Each piece he puts up in a city gives him points in his artistic invasion. He increases his score by revisiting cities and finding more locations to install his artwork. He currently has over 3520 invaders in 74 cities across the globe. He chose the characters of the game Space Invaders because they symbolize our present age of computers and digital technology. While police don’t always give him issues, there are some countries he can not enter because he is a wanted man.
Lately his work has been making a big impact on the auction scene—one piece recently sold for $250,000—and thieves are getting bold about hunting down his work and removing it from walls. Just last week two Parisian thieves boldly donned city worker uniforms and pulled 15 of his installations from the streets of Paris. Angry citizens who know and love Invader’s work, captured them with camera phones and social media posts, not believing their ridiculous story about being city workers, especially since they were traveling around in a Mercedes Benz—evidence that they must have already cashed in on some of their pilfered street art.
The daughter of ailing psychedelic painter Peter Max claims her dad’s agents have taken over his art company — with one stealing $3 million in insurance payments and the other ensconcing himself at the artist’s St. John’s vacation home, according to a new lawsuit.
Libra Max owns 40 percent of her dad’s art company, ALB. Her older brother, Adam Max controls another 40 percent and their father Peter has the remaining share.
The 79-year-old artist – whose works hang in the Whitney Museum of American Art and The Museum of Modern Art – has Alzheimer’s Disease, his daughter says in the suit against her brother.
Libra, 50, claims Adam, 52, has allowed their father’s agent Larry Moskowitz and an accountant named Robert Frank to “enrich themselves at the expense of ALP and the Max family.”
First, from 2012 to 2014 Moskowitz allegedly gave Frank $3 million from $15 million in insurance payments over artwork damaged in Hurricane Sandy.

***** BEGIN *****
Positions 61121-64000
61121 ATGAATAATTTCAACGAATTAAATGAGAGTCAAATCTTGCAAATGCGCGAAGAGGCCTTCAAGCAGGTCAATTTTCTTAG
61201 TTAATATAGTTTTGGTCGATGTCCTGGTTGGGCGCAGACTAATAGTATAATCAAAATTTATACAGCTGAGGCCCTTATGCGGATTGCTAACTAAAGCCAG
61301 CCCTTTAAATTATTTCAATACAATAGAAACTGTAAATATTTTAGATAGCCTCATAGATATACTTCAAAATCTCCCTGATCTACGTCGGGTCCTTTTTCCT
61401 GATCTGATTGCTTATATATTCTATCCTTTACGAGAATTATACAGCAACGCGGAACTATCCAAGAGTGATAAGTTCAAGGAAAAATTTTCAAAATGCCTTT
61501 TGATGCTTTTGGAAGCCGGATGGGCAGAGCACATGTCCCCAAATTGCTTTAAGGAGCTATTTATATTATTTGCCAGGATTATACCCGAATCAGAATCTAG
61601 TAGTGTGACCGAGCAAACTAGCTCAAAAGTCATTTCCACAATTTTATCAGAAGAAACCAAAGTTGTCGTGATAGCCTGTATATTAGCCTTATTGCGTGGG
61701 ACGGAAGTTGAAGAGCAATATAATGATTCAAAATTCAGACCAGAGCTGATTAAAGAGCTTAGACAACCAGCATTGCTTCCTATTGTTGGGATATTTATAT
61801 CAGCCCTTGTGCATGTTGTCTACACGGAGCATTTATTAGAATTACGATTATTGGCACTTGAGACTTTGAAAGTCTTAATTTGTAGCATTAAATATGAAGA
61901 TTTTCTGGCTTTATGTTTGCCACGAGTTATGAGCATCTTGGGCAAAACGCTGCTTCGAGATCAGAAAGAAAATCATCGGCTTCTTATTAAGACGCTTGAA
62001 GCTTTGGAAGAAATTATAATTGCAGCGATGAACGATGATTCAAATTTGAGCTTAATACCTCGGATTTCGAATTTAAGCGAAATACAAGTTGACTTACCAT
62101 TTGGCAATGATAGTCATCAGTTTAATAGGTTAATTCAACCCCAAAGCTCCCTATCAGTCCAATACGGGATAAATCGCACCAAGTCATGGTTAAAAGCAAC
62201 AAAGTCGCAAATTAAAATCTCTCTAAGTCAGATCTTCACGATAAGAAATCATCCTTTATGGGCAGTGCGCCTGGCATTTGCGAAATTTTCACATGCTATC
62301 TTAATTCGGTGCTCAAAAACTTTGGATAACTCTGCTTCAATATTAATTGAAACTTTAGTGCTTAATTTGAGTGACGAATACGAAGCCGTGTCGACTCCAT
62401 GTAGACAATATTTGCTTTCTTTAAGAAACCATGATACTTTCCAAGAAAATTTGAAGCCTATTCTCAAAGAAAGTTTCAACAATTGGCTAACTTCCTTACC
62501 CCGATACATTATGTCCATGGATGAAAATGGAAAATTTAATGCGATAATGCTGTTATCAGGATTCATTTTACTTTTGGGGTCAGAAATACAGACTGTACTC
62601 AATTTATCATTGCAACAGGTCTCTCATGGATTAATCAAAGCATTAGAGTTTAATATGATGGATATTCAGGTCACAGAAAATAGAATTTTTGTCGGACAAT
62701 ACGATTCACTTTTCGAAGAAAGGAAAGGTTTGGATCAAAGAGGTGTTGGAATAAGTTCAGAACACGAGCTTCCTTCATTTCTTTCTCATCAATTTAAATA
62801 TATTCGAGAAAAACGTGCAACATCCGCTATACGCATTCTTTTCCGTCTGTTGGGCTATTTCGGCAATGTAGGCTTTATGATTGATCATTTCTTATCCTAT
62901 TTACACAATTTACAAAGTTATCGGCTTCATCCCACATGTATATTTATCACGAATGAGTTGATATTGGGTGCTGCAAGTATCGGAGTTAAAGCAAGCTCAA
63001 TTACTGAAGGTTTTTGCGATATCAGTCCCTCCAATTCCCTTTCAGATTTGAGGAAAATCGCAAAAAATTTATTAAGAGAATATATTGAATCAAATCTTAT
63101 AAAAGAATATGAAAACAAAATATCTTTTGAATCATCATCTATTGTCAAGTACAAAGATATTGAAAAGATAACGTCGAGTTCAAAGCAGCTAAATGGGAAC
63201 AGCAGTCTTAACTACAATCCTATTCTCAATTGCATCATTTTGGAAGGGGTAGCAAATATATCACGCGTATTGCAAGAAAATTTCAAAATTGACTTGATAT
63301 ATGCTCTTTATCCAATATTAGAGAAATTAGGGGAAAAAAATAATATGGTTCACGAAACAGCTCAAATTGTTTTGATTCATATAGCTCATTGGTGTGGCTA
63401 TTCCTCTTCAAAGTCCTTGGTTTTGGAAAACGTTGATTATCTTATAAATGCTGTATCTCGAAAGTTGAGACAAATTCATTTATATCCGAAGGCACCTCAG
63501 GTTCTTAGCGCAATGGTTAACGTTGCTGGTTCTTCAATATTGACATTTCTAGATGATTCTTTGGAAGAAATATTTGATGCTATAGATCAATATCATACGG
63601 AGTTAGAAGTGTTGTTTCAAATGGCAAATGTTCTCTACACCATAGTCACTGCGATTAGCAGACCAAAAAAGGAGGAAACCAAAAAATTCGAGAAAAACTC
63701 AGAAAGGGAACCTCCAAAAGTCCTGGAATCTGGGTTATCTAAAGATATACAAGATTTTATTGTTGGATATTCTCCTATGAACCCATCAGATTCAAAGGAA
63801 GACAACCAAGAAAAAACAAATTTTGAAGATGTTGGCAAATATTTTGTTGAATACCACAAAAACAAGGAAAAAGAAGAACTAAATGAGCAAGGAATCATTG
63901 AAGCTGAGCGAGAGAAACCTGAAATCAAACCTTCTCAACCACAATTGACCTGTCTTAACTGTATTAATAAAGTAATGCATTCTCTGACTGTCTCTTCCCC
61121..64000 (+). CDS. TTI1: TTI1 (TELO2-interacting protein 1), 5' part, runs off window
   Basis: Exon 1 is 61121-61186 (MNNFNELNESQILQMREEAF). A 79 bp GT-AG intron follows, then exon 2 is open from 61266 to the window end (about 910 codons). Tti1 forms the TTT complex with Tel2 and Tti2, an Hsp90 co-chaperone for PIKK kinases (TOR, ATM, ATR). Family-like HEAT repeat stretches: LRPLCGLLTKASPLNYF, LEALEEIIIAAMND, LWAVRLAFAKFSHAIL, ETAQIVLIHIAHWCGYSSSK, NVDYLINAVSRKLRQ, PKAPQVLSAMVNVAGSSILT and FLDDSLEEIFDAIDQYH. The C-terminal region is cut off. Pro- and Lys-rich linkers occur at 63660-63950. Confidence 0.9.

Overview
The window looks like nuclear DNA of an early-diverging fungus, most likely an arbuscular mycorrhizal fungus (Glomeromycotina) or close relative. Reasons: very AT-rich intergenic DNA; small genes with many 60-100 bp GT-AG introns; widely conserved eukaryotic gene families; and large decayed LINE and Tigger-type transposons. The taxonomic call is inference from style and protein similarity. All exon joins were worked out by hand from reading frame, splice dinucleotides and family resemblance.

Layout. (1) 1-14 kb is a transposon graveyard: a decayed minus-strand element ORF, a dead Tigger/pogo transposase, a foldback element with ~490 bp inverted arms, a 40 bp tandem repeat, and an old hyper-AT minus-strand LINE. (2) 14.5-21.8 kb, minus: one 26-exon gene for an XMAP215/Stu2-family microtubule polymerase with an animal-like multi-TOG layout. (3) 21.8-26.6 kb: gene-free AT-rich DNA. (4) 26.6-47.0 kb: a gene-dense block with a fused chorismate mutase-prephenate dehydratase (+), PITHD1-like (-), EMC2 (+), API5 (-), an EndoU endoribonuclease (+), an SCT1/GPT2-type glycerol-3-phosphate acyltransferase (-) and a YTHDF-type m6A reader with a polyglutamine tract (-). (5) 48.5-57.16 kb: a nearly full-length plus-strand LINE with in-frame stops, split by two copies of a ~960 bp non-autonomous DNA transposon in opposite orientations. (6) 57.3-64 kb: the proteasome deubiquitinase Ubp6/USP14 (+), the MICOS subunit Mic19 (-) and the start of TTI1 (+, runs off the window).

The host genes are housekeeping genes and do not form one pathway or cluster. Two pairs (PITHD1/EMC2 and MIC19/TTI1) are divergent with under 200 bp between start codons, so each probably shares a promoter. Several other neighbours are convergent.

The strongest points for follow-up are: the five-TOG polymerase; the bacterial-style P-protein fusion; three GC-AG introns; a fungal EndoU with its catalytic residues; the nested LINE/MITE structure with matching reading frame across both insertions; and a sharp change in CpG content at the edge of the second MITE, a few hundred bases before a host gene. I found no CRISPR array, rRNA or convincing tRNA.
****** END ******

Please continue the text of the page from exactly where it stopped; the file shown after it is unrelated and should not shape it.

Then at the end of 2015 Moskowitz “unleashed a tirade of threats at Libra Max when she asked him to temporarily vacate Peter Max’s Virgin Island home (where, apparently, he had taken up residence) so that she and her father could spend Christmas and New Years there,” according to the Manhattan Supreme Court suit.
Flag With Heart
“Because of the ferocity of the threats and invective leveled against her by Moskowitz and Frank, Libra Max did not take her father to his own home in St. John,” she says in court papers.
Libra’s suing her brother for access to the company’s books and records and to regain control of the business.
But her brother’s attorney, Eric Hellige, said, “Adam has been cooperating with Libra and has provided her much of the information that she’s asked for already and will continue to cooperate to provide her whatever additional information she’s looking for.”
Moskowitz’s lawyer, Michael C. Barrows, called the allegations “incendiary” and “not true.”
“Mr. Moskowitz with the help of Adam Max has done wonderful things for the company,” Barrows said.
Frank called the suit “ridiculous.” He said the $3 million in insurance proceeds were to cover outstanding payments for his accounting work.
The Max family has a history of legal drama. Peter’s decades-younger second wife Mary sued her stepson Adam in 2015 claiming he stole $4.3 million worth of paintings from her.
Mary filed suit after Adam lost a bid to have his dad removed from the couple’s Riverside Drive home where the son claimed his stepmom was trying to kill her husband. Both sides denied the allegations.
Peter Max is a world renowned artist that has touched the hearts and lives of millions. Here at Gallery Art we are honored to be able to show multiple Peter Max works, starting from the 1970’s until today.